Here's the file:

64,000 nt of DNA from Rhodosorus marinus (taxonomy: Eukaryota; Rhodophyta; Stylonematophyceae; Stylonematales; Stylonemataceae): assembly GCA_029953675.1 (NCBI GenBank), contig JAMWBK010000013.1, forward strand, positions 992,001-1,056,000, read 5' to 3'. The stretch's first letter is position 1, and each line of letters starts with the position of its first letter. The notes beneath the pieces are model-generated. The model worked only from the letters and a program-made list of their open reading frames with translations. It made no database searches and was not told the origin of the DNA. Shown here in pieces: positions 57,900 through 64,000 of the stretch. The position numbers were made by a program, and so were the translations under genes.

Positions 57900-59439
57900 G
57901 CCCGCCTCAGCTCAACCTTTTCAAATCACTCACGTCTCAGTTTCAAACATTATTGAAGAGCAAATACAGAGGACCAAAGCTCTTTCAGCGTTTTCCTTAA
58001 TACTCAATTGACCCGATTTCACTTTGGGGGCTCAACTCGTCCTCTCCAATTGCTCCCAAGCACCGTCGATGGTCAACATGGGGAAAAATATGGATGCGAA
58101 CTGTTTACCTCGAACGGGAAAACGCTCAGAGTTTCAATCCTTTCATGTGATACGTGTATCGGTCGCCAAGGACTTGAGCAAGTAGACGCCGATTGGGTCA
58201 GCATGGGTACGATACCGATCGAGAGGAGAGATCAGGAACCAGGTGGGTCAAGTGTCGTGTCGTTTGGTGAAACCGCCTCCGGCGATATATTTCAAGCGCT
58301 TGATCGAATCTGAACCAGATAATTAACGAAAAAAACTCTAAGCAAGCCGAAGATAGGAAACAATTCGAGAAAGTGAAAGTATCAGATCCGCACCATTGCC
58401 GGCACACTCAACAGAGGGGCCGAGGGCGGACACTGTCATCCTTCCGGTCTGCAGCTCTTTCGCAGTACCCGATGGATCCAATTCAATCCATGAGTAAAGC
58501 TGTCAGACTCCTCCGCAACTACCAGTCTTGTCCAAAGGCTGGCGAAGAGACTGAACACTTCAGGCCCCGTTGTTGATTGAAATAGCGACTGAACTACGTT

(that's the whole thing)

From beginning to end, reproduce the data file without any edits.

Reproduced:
64,000 nt of DNA from Rhodosorus marinus (taxonomy: Eukaryota; Rhodophyta; Stylonematophyceae; Stylonematales; Stylonemataceae): assembly GCA_029953675.1 (NCBI GenBank), contig JAMWBK010000013.1, forward strand, positions 992,001-1,056,000, read 5' to 3'. The stretch's first letter is position 1, and each line of letters starts with the position of its first letter. The notes beneath the pieces are model-generated. The model worked only from the letters and a program-made list of their open reading frames with translations. It made no database searches and was not told the origin of the DNA. Shown here in pieces: positions 57,900 through 64,000 of the stretch. The position numbers were made by a program, and so were the translations under genes.

Positions 57900-59439
57900 G
57901 CCCGCCTCAGCTCAACCTTTTCAAATCACTCACGTCTCAGTTTCAAACATTATTGAAGAGCAAATACAGAGGACCAAAGCTCTTTCAGCGTTTTCCTTAA
58001 TACTCAATTGACCCGATTTCACTTTGGGGGCTCAACTCGTCCTCTCCAATTGCTCCCAAGCACCGTCGATGGTCAACATGGGGAAAAATATGGATGCGAA
58101 CTGTTTACCTCGAACGGGAAAACGCTCAGAGTTTCAATCCTTTCATGTGATACGTGTATCGGTCGCCAAGGACTTGAGCAAGTAGACGCCGATTGGGTCA
58201 GCATGGGTACGATACCGATCGAGAGGAGAGATCAGGAACCAGGTGGGTCAAGTGTCGTGTCGTTTGGTGAAACCGCCTCCGGCGATATATTTCAAGCGCT
58301 TGATCGAATCTGAACCAGATAATTAACGAAAAAAACTCTAAGCAAGCCGAAGATAGGAAACAATTCGAGAAAGTGAAAGTATCAGATCCGCACCATTGCC
58401 GGCACACTCAACAGAGGGGCCGAGGGCGGACACTGTCATCCTTCCGGTCTGCAGCTCTTTCGCAGTACCCGATGGATCCAATTCAATCCATGAGTAAAGC
58501 TGTCAGACTCCTCCGCAACTACCAGTCTTGTCCAAAGGCTGGCGAAGAGACTGAACACTTCAGGCCCCGTTGTTGATTGAAATAGCGACTGAACTACGTT